The plaque on the track looks old, but its not. It was 1995 when a group of polytech students and an accompanying DOC officer died when a viewing platform collapsed. The plaque was erected in 1996, it lists those that died. It stands now near a corner of the regenerating manuka at a splitting of the track. I can't help but contemplate how this memory will one day be swallowed by the forest, long after time has claimed the families and survivors. Maybe that totara sprouting today in its ferny nursery will wrap and obscure the plaque, crack it and digest it in its weepy boughs. I have witnessed the ruins of Tikal in Guatemala and it is comforting to know that the forest will return and swallow us and our memories.
The track no longer diverts to a viewing platform, instead it descends deceptively to the ancient canyon. Although we are there at the sunniest time of day the temperature drops substantially, the roof is pillared rimu and rata, a stunning cathedral. Water seeps out of the ruffled cliffs in puddles. We are looking for somewhere to swim so we follow it downstream where water emerges from a narrow defile in the rock. I wade into the spring, grating against the sharp sides and roof, there is a raging torrent near here somewhere, I hear it. But you would have to be gollum to go further into the dark. I turn around, pull out the camera and wait for my friends to find me in the hole.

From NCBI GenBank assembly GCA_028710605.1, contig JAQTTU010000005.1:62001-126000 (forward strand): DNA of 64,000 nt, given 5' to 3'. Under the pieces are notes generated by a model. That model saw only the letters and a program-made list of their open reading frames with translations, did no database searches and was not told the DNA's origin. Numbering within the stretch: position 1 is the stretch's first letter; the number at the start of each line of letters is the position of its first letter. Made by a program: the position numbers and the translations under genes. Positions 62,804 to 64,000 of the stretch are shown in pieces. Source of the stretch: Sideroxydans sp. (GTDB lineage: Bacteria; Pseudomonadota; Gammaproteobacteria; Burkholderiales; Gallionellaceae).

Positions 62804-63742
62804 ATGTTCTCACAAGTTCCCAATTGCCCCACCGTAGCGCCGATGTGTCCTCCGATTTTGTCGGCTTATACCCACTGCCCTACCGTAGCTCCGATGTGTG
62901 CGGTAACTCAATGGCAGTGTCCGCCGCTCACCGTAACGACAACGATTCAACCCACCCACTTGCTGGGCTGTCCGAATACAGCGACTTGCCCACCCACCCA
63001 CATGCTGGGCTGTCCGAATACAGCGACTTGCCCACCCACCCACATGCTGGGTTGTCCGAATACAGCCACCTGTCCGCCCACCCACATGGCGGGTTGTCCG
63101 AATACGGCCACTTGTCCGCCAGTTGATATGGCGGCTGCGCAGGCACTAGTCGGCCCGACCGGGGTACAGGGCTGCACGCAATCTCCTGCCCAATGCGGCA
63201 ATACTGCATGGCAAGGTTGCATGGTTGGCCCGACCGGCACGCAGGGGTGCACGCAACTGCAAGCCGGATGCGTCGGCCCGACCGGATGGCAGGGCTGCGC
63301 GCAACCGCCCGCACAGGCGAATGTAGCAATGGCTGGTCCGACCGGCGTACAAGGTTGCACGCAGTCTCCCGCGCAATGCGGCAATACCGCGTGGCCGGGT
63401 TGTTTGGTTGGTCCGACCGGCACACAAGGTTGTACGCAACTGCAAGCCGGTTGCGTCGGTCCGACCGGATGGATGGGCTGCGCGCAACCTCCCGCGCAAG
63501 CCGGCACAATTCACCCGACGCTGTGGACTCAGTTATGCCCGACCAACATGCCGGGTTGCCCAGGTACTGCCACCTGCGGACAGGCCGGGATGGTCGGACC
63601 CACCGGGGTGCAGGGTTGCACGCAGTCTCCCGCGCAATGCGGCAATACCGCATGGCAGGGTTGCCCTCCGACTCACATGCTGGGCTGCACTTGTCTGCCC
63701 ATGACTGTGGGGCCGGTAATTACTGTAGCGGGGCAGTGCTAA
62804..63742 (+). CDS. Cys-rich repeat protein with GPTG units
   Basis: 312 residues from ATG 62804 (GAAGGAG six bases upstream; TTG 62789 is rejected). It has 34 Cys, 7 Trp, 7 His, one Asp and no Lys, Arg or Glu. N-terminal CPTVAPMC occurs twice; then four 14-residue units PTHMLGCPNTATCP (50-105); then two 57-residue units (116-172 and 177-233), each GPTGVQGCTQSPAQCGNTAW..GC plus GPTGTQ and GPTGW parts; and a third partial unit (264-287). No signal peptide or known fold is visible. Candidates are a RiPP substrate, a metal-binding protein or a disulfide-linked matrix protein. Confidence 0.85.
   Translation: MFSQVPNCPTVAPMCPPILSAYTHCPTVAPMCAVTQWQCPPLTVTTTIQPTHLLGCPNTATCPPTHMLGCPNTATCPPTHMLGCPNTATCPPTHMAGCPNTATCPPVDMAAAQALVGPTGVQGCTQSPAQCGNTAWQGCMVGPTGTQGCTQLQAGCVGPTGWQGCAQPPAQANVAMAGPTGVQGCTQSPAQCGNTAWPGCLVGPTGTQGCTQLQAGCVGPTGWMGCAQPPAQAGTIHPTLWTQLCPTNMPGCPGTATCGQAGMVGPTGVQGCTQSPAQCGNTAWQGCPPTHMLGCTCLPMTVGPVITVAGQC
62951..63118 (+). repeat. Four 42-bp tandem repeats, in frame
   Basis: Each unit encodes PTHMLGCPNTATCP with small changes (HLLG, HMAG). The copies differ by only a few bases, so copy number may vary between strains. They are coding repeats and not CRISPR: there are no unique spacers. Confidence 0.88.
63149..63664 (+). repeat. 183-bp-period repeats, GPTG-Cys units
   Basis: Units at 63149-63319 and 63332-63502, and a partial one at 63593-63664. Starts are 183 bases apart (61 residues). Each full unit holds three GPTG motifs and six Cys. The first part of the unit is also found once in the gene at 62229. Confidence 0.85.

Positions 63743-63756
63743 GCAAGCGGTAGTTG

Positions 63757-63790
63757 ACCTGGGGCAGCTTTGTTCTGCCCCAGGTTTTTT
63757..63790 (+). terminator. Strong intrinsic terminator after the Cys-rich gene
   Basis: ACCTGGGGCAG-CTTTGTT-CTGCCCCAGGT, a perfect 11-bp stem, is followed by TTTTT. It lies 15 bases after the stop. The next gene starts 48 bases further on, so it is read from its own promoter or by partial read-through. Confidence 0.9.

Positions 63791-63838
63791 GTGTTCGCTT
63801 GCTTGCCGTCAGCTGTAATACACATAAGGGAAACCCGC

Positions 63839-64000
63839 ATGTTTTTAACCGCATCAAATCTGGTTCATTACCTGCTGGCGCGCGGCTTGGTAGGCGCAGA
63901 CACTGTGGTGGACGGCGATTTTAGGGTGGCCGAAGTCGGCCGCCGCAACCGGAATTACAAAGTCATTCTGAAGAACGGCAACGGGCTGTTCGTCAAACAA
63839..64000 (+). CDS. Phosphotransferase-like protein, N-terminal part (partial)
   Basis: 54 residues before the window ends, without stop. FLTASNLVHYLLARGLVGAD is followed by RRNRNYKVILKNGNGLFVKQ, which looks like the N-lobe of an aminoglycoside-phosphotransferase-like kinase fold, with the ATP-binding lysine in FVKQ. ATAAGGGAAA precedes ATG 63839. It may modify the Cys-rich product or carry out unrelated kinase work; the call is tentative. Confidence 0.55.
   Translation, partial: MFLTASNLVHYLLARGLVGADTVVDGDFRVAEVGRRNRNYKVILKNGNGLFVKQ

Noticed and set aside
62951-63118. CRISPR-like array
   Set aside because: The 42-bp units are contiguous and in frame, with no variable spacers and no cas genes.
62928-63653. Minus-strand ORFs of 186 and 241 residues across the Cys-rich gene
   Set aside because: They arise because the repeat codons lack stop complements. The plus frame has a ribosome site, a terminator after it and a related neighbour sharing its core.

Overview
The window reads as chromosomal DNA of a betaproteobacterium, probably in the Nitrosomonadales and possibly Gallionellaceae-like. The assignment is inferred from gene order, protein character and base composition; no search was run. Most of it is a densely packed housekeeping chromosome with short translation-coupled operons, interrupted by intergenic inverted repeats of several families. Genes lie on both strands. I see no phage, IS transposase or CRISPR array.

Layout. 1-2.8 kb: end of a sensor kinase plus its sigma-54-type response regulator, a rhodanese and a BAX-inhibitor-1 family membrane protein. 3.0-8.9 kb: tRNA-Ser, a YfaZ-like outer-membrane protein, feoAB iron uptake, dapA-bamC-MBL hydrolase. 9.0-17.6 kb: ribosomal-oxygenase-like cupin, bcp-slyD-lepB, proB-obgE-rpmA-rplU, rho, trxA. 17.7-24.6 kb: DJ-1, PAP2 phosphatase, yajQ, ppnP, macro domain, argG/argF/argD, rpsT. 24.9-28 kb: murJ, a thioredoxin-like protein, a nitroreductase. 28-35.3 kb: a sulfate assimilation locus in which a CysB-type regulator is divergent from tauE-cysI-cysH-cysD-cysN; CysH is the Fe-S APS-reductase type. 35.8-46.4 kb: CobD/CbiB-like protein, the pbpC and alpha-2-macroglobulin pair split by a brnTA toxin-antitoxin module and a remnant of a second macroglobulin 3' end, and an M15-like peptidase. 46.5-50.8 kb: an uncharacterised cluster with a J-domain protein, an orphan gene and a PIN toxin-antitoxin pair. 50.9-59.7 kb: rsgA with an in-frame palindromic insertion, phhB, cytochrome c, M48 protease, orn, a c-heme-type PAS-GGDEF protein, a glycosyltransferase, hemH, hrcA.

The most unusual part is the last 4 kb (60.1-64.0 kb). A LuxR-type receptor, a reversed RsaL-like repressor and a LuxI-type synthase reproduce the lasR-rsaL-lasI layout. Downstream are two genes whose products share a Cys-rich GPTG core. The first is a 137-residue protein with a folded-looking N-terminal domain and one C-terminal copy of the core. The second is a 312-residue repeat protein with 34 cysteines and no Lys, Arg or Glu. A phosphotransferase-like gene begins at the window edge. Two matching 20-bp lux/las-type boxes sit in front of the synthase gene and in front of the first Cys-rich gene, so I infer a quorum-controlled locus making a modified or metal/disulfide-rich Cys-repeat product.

We eat lunch downstream further, as time again is short. Camembert on crackers a sensory celebration, moist and crunchy, soft and sharp. The girls swim briefly and we clamber again upstream, the reflected light plays havoc on the limestone walls, ripples dancing. We follow the track back out of the gully to the full heat of the day, through the manuka groves to the overgrown clearings. We are on our honeymoon but in such a timeless place, with such a tragic history, I can't morbidly help contemplating that this mortal coil is constructed with such fine and pliable wire. Let all adventurous souls rest in peace.